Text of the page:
After a two year delay, almost a decade of planning, and several budget overruns, NASA’s proudest rover, Curiosity, is finally good to go. The car sized vehicle is twice as big and holds twice as much instruments as its predecessors, including a drill that will allow it to bore deep into the red planet’s rocks.

Curiosity, the center of NASA’s $2.5 billion Mars Science Laboratory mission is set to take off this Saturday, on the 26 November, after a one day delay which was caused by a rocket battery issue. However, all in all, this launch takes place some two years later than initially planed by the MSL – a mistake that increased the mission’s cost by over 50 percent.

Subscribe to our newsletter and receive our new book for FREE
Join 50,000+ subscribers vaccinated against pseudoscience
Download NOW
By subscribing you agree to our Privacy Policy. Give it a try, you can unsubscribe anytime.

But now that the rover is on the launch pad, its issues and problems are slowly slipping into past memories, while most eyes are now set on the future of Curiosity, and most of all, its main mission – to determine if Mars holds, or ever held, life.

“This is a Mars scientist’s dream machine,” Ashwin Vasavada, MSL deputy project scientist at NASA’s Jet Propulsion Laboratory (JPL) in Pasadena, Calif., told reporters on Nov. 10. “This rover is not only the most technically capable rover ever sent to another planet, but it’s actually the most capable scientific explorer we’ve ever sent out.”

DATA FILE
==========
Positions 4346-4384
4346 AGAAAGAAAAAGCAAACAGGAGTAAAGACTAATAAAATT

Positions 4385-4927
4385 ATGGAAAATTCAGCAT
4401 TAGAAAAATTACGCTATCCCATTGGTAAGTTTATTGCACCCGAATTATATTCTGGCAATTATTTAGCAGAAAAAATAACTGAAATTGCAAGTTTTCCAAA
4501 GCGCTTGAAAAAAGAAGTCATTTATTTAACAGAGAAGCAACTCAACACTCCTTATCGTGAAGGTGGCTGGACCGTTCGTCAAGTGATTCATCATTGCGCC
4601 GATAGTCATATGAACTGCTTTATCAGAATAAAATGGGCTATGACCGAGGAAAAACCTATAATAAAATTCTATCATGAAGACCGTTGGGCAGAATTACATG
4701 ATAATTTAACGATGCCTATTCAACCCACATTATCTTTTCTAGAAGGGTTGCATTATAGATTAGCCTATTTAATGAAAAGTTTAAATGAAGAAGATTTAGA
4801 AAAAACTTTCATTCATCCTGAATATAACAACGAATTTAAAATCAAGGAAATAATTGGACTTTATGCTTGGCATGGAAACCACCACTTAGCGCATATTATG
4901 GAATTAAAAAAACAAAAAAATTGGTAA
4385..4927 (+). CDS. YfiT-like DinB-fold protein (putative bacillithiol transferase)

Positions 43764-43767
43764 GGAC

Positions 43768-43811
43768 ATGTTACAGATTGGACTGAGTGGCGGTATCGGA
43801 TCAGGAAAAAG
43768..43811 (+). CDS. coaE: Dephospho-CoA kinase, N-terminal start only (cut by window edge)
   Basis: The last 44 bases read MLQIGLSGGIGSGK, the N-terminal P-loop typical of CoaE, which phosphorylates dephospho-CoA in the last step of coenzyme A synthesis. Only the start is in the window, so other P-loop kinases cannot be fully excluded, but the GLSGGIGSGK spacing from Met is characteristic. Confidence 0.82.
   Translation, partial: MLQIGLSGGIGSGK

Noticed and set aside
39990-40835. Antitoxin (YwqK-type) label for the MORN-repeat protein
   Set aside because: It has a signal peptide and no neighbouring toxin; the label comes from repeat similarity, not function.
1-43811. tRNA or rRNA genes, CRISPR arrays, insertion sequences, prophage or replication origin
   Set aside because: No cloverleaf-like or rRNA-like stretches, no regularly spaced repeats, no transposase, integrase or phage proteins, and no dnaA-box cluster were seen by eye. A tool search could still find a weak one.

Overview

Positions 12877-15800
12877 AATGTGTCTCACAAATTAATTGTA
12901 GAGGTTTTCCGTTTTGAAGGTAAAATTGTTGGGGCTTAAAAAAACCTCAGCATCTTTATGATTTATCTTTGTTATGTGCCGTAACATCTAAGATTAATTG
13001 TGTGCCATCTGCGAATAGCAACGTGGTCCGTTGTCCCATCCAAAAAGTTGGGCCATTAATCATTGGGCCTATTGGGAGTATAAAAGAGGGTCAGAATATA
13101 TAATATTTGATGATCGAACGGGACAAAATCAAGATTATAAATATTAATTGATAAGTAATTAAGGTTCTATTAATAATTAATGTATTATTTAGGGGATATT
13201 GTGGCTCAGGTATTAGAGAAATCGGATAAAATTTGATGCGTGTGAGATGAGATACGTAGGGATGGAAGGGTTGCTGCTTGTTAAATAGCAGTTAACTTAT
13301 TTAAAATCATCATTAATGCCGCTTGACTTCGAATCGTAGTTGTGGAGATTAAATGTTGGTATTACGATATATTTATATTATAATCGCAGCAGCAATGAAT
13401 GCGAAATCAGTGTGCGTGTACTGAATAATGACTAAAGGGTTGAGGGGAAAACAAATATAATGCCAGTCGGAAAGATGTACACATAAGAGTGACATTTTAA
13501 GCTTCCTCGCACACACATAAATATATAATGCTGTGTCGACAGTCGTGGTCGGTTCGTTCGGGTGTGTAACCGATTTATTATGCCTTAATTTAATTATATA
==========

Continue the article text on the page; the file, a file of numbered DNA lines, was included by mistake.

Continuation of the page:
Plans for the curiosity mission first began in 2003, and since then, researchers have developed and built this monster of a rover that is supposed to take planetary exploration to a whole new level. Weighing at one ton, Curiosity is almost five times heavier than its predecessors, Spirit and Opportunity, which landed on Mars to search for evidence of water in January 2004. However, Curiosity is not at all only about searching for life, but it is the next step in doing so; it also has numerous other scientific purposes, in which it will use the ten pieces of scientific equipment onboard, as well as the drill it has been equipped with.

“We bridge the gap from ‘follow the water’ to seeking the signs of life,” said Doug McCuistion, head of NASA’s Mars exploration program.